Hamstring injuries can be a serious concern for athletes. They are among the most common injuries in team sports, and a staggering 25%-33% of these injuries can reoccur, often within the first four weeks after returning to sport. Read on to find out the latest update that our Physio Shaylee Pyett shared with our clinical team at one of our weekly clinical education sessions.
Once you injure your hamstring, our first job at Parkside Sports Physio is to diagnose and grade the injury. In the realm of sports physiotherapy, these injuries are categorised using a grading classification system. This system is based on the specific part of the muscle or tendon that is damaged and the severity of the damage. This classification aids physiotherapists and exercise physiologists like us in providing precise treatment plans catering to the needs of the injured athlete.
After we’ve diagnosed and graded the injury, predicting the exact time for return to sport (RTS) remains a challenge. There are some prognostic factors associated with RTS, including the level of pain experienced during the injury, the way you injured your hamstring, and your age.
There are two main ways the hamstring muscle is injured. They either occur during high-speed running or stretch-related movements. Sprint mechanism injuries occur when you are running at full speed and suddenly experience hamstring pain. The Biceps femoris long head, the most injured hamstring muscle, endures high levels of stress and strain during the swing phase of running. On the other hand, stretch mechanism injuries usually occur when you slip, bend forwards rapidly with a straight knee, or kick awkwardly over-stretching the muscle quickly.
Risk factors for hamstring injuries can be both non-modifiable and modifiable. Non-modifiable risk factors include a recent hamstring injury, a previous ACL injury, a previous calf strain injury, and advancing age (Hello, over-35s!!). Modifiable factors include decreased eccentric hamstring strength, fatigue, and decreased hip extension range of motion, among others.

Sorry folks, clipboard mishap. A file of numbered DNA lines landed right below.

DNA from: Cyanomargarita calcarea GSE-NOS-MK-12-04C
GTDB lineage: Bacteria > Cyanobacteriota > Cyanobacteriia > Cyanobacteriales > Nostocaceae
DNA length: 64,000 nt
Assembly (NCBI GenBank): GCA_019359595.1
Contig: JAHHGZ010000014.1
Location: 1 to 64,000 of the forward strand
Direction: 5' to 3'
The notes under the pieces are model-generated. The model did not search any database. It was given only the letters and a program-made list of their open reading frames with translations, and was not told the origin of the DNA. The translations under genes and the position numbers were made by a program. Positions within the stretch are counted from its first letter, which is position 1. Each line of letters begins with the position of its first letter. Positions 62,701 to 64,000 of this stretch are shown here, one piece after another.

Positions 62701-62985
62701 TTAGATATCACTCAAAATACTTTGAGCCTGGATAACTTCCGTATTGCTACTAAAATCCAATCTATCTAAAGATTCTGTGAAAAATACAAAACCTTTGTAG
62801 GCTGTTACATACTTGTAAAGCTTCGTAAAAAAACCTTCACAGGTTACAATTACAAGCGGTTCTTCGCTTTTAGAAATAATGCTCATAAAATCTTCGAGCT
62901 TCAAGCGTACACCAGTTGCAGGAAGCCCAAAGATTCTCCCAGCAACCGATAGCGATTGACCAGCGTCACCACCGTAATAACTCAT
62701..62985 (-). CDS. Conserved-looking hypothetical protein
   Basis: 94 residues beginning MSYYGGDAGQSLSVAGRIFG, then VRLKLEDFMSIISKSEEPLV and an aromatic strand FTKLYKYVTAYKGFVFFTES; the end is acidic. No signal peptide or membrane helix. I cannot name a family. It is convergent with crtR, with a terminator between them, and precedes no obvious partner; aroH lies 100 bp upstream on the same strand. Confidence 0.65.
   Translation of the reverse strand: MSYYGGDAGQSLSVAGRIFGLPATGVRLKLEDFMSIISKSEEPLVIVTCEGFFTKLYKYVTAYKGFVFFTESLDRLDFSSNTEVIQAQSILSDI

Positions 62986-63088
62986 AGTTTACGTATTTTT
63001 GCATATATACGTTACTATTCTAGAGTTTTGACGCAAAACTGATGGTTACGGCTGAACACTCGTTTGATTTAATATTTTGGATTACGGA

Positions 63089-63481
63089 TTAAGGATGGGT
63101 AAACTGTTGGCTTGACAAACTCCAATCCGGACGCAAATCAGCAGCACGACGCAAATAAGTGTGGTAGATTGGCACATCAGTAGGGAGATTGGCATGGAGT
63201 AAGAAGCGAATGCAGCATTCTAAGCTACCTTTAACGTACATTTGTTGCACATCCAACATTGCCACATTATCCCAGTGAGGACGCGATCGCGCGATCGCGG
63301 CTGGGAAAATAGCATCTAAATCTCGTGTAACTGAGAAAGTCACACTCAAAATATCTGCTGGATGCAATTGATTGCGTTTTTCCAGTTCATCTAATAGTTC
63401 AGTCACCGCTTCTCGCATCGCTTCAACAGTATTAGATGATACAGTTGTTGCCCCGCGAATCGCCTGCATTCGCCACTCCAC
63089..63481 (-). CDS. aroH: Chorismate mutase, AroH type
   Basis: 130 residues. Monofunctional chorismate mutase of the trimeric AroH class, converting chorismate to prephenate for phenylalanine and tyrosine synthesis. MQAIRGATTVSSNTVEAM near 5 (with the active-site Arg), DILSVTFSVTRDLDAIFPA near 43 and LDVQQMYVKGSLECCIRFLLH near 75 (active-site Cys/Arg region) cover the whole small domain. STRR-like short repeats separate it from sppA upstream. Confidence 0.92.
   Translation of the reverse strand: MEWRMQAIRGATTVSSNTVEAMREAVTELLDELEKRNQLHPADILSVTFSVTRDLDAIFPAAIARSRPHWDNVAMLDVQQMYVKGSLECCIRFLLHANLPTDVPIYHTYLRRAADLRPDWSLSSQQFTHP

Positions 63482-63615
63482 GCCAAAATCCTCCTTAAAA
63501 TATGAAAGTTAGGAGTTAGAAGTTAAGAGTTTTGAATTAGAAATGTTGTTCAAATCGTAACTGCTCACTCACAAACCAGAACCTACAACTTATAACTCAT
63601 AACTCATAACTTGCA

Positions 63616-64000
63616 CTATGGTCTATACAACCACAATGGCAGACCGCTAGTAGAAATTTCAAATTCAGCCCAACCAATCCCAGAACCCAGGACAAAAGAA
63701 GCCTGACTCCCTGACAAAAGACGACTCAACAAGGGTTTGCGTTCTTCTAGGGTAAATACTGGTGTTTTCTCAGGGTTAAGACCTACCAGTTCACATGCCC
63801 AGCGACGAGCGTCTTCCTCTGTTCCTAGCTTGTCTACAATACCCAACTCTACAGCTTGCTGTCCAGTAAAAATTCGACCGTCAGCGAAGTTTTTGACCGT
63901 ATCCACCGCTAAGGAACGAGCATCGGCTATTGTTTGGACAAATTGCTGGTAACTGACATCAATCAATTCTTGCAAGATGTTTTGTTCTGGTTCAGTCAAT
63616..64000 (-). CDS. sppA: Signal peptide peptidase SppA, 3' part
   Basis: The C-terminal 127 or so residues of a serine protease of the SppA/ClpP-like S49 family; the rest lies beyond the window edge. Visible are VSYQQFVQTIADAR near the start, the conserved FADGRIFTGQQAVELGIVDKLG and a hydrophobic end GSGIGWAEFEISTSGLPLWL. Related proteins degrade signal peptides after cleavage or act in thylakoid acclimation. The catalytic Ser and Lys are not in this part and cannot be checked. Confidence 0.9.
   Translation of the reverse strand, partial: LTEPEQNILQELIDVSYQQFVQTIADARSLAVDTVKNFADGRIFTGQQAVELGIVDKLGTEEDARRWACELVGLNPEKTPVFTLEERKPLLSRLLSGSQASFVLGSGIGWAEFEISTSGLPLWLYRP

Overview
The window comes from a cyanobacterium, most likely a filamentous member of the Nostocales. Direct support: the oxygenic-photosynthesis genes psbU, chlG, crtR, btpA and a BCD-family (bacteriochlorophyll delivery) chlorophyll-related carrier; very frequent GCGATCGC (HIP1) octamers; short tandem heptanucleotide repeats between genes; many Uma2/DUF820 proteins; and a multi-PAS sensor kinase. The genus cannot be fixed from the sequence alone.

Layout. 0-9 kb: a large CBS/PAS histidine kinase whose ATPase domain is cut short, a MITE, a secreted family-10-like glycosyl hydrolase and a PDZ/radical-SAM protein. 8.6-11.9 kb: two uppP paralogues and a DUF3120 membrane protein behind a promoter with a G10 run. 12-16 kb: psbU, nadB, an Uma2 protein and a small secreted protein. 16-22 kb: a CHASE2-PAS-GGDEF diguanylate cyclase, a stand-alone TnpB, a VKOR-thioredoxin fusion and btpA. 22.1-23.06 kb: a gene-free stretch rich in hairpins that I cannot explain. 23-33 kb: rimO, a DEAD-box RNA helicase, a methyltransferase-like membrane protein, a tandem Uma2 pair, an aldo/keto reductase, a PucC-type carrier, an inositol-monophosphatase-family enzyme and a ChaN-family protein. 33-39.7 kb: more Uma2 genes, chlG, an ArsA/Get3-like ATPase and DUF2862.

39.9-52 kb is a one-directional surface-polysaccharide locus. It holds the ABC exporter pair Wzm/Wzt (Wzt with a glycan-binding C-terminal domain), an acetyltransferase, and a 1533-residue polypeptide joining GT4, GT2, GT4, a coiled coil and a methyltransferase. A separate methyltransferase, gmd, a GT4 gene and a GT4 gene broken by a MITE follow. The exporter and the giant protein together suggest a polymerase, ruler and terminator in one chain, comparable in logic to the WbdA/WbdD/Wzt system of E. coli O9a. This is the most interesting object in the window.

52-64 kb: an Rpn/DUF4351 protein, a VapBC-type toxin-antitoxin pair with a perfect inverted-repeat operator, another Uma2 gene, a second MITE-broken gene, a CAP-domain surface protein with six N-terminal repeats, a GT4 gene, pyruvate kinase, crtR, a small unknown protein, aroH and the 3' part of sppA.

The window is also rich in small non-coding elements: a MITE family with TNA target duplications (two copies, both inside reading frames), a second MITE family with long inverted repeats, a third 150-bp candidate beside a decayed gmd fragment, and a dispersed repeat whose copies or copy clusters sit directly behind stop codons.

Research has shown that weak muscles may be more susceptible to injury, but it’s impossible to predict who will sustain a hamstring injury based solely on isolated measures of strength. Interestingly, eccentric hamstring strength is the primary factor to consider in hamstring injury prevention. This is because high levels of eccentric force are required in the hamstrings for sprinting and kicking.
A well-designed exercise selection is essential for hamstring injury prevention. Including the Nordic hamstring exercise in injury prevention programs, for instance, has been shown to halve the rate of hamstring injuries. It accomplishes this by increasing eccentric strength very efficiently, while also lengthening the hamstring muscle fibres, effectively killing two birds with one stone.
In the unfortunate event of a hamstring injury, early rehabilitation is paramount. A study revealed that athletes who began rehabilitation just two days post-injury returned to sport three weeks faster than those who started rehabilitation nine days post-injury.
So, how do we know when you are safe to return to play? Ultimately, a safe return to play should only be considered when there’s
- no pain on our usual clinical examination,
- good strength test results on our AxIT strength measurement system,
- no apprehension during a specialised rapid stretch test (the Askling-H test), and
- no pain or apprehension during sprinting at full intensity.
Our rehab process includes early eccentric training, appropriate and early return to low speed running, and a graduated return to running drills and high-speed running and kicking.
As your local Sports Physio practice specialising in sports injury rehab, we aim to provide comprehensive care and guidance to local sports participants, no matter how old, or how serious they are about their sport. Whether you’re looking to prevent hamstring injuries, need support recovering from one, or simply want to improve your athletic performance, our services are tailored to meet your unique needs. For any queries or appointments, feel free to get in touch. Together, we can work towards a healthier, injury-free athletic journey.